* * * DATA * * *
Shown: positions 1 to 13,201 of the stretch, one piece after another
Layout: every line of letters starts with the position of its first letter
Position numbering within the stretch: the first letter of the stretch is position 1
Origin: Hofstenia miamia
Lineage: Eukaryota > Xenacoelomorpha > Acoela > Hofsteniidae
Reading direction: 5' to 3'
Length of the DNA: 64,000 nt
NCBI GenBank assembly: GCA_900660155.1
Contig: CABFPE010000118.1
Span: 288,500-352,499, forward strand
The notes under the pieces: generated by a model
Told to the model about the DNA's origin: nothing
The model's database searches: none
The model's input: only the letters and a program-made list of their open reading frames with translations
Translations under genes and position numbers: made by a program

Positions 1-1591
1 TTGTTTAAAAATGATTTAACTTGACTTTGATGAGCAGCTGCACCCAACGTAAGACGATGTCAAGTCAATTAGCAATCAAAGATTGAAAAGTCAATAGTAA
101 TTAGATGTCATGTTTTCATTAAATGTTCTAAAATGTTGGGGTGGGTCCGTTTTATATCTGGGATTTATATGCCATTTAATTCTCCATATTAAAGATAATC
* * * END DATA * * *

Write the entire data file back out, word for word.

Shown: positions 1 to 13,201 of the stretch, one piece after another
Layout: every line of letters starts with the position of its first letter
Position numbering within the stretch: the first letter of the stretch is position 1
Origin: Hofstenia miamia
Lineage: Eukaryota > Xenacoelomorpha > Acoela > Hofsteniidae
Reading direction: 5' to 3'
Length of the DNA: 64,000 nt
NCBI GenBank assembly: GCA_900660155.1
Contig: CABFPE010000118.1
Span: 288,500-352,499, forward strand
The notes under the pieces: generated by a model
Told to the model about the DNA's origin: nothing
The model's database searches: none
The model's input: only the letters and a program-made list of their open reading frames with translations
Translations under genes and position numbers: made by a program

Positions 1-1591
1 TTGTTTAAAAATGATTTAACTTGACTTTGATGAGCAGCTGCACCCAACGTAAGACGATGTCAAGTCAATTAGCAATCAAAGATTGAAAAGTCAATAGTAA
101 TTAGATGTCATGTTTTCATTAAATGTTCTAAAATGTTGGGGTGGGTCCGTTTTATATCTGGGATTTATATGCCATTTAATTCTCCATATTAAAGATAATC